You may be a bit puzzled as to why I am reviewing Duolingo, which isn’t really a game, on a mobile gaming website. But I promise, I have a very good reason to do so! And even if I didn’t, you’d appreciate it anyway.
Duolingo is a marvelous free app that is available in both the App Store and Play Store. After you make an account, you select the language that you would like to learn. As of today, Spanish, Portuguese, French, Italian, German and English are all included in the app. Essentially, a “language tree” is built for you and you start from the top with the basics. As you complete each skill, you will unlock new skills that usually also increase in difficulty. You may be asked to choose the correct word from a series of pictures, translate a sentence from one language to another or even pronounce a sentence correctly.
The reason I decided to review Duolingo on here is because it is set-up like a game. You must “beat” one level to advance to the next. Each level consists of a varying number of lessons. You are required to answer most of the items in each lesson correctly. Every time you get something wrong, you lose a heart—lose three hearts and you essentially “lost” that level and have to start over again. The more you answer correctly, the more coins you get. In a way, it feeds into that addiction that many gamers feel when they can’t stop trying to get to the next level. Additionally, you can connect with your friends and there is a leaderboard that displays the most recent stats amongst your friends, driving even more competition.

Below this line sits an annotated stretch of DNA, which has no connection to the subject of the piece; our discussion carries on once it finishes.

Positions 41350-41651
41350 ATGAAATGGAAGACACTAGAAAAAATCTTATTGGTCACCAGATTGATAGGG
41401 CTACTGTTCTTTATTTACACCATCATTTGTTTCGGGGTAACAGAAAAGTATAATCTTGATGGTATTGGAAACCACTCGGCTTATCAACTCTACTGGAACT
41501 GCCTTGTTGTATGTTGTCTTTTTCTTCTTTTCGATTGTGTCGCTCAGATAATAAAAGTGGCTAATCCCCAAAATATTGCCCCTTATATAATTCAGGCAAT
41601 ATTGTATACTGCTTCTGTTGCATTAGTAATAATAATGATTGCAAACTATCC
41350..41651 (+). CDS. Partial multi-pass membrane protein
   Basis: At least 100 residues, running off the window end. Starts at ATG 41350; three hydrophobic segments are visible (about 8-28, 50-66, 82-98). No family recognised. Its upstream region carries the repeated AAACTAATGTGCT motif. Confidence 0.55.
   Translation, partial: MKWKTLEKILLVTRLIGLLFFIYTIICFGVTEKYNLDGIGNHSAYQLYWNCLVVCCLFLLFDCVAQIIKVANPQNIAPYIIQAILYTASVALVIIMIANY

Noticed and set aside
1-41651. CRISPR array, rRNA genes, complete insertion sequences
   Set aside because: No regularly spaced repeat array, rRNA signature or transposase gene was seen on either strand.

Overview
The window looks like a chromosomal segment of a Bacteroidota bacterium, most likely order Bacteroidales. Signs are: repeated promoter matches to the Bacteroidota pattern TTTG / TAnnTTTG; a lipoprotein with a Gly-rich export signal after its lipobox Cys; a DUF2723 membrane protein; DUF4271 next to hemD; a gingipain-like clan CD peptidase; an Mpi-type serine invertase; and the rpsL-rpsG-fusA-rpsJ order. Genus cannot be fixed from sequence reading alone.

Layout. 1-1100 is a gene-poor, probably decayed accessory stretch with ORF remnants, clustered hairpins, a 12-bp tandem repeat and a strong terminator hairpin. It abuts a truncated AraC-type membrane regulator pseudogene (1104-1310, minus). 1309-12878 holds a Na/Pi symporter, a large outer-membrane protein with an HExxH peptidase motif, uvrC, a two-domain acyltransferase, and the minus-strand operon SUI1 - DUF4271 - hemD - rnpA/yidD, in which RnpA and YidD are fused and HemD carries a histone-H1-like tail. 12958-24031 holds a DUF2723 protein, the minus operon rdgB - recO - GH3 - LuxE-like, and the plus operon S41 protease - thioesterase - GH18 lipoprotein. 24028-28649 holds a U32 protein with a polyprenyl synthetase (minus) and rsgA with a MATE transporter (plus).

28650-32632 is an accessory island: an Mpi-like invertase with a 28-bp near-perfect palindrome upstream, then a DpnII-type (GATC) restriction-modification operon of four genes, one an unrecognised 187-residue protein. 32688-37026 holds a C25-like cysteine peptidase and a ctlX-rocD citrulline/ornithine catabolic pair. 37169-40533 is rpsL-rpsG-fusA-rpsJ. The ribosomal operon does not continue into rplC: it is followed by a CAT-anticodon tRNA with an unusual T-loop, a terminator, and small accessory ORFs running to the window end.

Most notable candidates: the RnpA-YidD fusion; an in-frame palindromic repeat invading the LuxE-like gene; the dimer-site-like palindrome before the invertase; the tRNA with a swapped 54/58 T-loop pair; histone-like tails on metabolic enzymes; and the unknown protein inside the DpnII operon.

Duolingo is probably one of the best free apps out there for language learners, especially because it doesn’t have ads that interfere with gameplay. There are still some things that I’m sure Duolingo will address over time. For one, the languages offered at this present time are fairly limited. Secondly, people who have any type of fluency will have to test out of lessons in order to get ahead rather than being able to skip ahead.
My biggest issue is that my app seems to have no explanation for anything while I’m learning. For example, as I am trying to make my way through the lovely German language, I realize there is nothing there for me to learn about the basic rules of grammar. It appears that this is discussed on the website version of the application but nonetheless, I find it frustrating when I am trying to learn on the go. I’m not sure if this exclusive to the Android application or the German in the Play Store because when I used the German lessons from Duolingo for iPhone, there were explanations included. Not only that but the iOS version includes the verbal pronunciation feature, whereas the Android version does not.
Overall, Duolingo is a fun way to learn a language. Its game-like feel and easy-to-use interface makes it a great app to play on the go. Hopefully, the developers will make the small improvements needed to make this app perfect.